Right now in the tech industry, there are several giants; Facebook, Twitter, Google, Microsoft and Apple. These are the household names, the ones that most non-tech-savvy users know.
Of these five, only Apple, as far as I know, has resisted creating a Social Media site, mainly because they feel they don’t need it. Facebook and Twitter are what I consider the most popular social networks today, and Google added a Plus to their stable of products to bring a social dimension to their search.
Yes, you read it right. Microsoft has also gotten into the social game. Specifically, their social initiative is “an experiment in open search. That means your searches on So.cl are viewable by other So.cl users and will also be available to third parties.”
This is certainly interesting, as it’s a ratchet up from what happened last week.
You see, on May 15, 2012, Bing rolled out Social Search, adding a social component to its usual search engines. According to PC World via Forbes, Bing now lets users ask their Facebook friends from within a search results page questions, so you’d get advice from friends to supplement whatever the search engine spit out. If you’ve used Google Search Plus Your World, it certainly looked like Microsoft had lifted the concept, though not the execution, from Google.
The next day, on May 16, 2012, Google announced that it was rolling out Google Knowledge Graph, adding a side bar that presents bite-sized information about your search items. It works for books (try A Series of Unfortunate events), places (see: Taj Mahal) and even people (e.g. Gina Trapani and Tom Merritt). Note though, that they are still in the process of rolling it out, and some computers may not see the Graph (I can see it on my home computer but not the office. Weird).
And it just gets better. Today, May 22, 2012, about a week after launching Bing Social Search, Microsoft has opened so.cl to public sign-ups. If you log in via your Windows Live account you’ll get in immediately. If you log in via Facebook, you’ll need to wait a bit (this was tested by a friend who used the Facebook login and got the notice that he was on the waiting list whereas I signed in on Windows Live about 2 hours and got in immediately).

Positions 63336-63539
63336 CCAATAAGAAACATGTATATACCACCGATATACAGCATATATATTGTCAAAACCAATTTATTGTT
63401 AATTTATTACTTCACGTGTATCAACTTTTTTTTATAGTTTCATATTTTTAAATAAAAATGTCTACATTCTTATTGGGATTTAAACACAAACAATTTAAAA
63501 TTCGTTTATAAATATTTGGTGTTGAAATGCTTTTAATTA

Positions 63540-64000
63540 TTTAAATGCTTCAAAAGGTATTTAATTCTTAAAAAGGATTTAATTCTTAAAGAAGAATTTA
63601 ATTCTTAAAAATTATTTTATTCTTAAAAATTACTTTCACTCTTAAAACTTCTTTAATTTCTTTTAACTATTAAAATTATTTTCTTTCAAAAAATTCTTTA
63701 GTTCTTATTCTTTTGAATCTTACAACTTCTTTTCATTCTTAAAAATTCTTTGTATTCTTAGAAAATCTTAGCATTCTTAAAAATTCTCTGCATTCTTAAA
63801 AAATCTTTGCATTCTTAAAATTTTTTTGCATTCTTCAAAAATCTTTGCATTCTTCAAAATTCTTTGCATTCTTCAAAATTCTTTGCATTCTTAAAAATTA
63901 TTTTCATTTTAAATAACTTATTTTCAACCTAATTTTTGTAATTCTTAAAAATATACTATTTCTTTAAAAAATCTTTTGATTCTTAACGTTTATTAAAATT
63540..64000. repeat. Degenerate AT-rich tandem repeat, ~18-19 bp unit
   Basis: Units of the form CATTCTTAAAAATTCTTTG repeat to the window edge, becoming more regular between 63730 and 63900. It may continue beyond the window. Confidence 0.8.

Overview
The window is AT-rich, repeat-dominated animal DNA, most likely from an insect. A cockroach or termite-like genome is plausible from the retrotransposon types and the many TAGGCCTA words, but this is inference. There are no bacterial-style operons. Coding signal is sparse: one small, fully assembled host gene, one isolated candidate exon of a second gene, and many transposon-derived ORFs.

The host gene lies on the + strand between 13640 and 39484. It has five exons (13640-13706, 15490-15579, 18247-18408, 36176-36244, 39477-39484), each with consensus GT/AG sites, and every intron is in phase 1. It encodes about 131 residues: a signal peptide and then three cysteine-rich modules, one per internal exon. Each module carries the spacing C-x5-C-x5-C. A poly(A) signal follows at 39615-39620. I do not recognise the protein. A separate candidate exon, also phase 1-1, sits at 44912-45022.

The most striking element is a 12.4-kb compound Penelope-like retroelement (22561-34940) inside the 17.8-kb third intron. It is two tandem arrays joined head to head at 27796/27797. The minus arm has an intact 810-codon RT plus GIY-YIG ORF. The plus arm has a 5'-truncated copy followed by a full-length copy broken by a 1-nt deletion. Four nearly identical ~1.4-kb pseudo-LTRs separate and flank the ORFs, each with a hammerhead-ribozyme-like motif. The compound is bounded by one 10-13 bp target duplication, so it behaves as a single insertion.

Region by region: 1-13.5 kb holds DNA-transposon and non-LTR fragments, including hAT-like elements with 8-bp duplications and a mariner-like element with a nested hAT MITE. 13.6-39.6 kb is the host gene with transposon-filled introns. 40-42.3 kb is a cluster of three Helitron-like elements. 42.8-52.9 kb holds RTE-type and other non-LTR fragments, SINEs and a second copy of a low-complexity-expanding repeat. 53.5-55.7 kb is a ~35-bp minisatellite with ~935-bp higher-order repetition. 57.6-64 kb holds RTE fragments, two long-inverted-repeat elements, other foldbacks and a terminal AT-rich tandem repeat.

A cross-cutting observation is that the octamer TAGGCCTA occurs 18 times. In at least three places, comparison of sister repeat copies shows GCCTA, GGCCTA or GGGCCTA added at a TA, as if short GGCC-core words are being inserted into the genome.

So what does So.cl look like?
I’m not following anyone yet, but I’m seeing, in general, everyone’s search results. I also did a search for geminianeyes, and I got far more than I expected. Assuming that So.cl searches are powered by Bing, I’ve realised that it doesn’t just search for keywords; it looks for links as well, so among the things that were turning up in my search reults were places where I had commented and left my http://geminianeyes.com as the website in the comment field.
Um. No. If this is what other people will see when they search for me on Bing, I want no part in it. I would prefer my comments to appear to me, and not to any third party.
So.cl also has a feature called “Video Parties”, where you can watch “videos” with your friends. This seems to be a direct lift from Google Plus’ Hangouts feature, which lets you watch videos from YouTube. Hilariously, the first thing I see in the Video Parties is Youtube. However, there doesn’t seem to be any voice/video camera chat, only text chat, so it’s more reminiscent of those SMS chat while watching TV schemes you see on Astro and local Malaysian TV,
The only thing Bing is doing differently is that it’s showing off your search results to everyone logged into the network. Once you’ve done your search, you can click on stuff to add it to your post, which then gets posted to the stream. You can switch this feature off by clicking the Globe in your search bar to switch it to private.
What you search in Bing and other search engines are still private, but So.cl basically works on the basis that you want everyone to know what you’re searching for.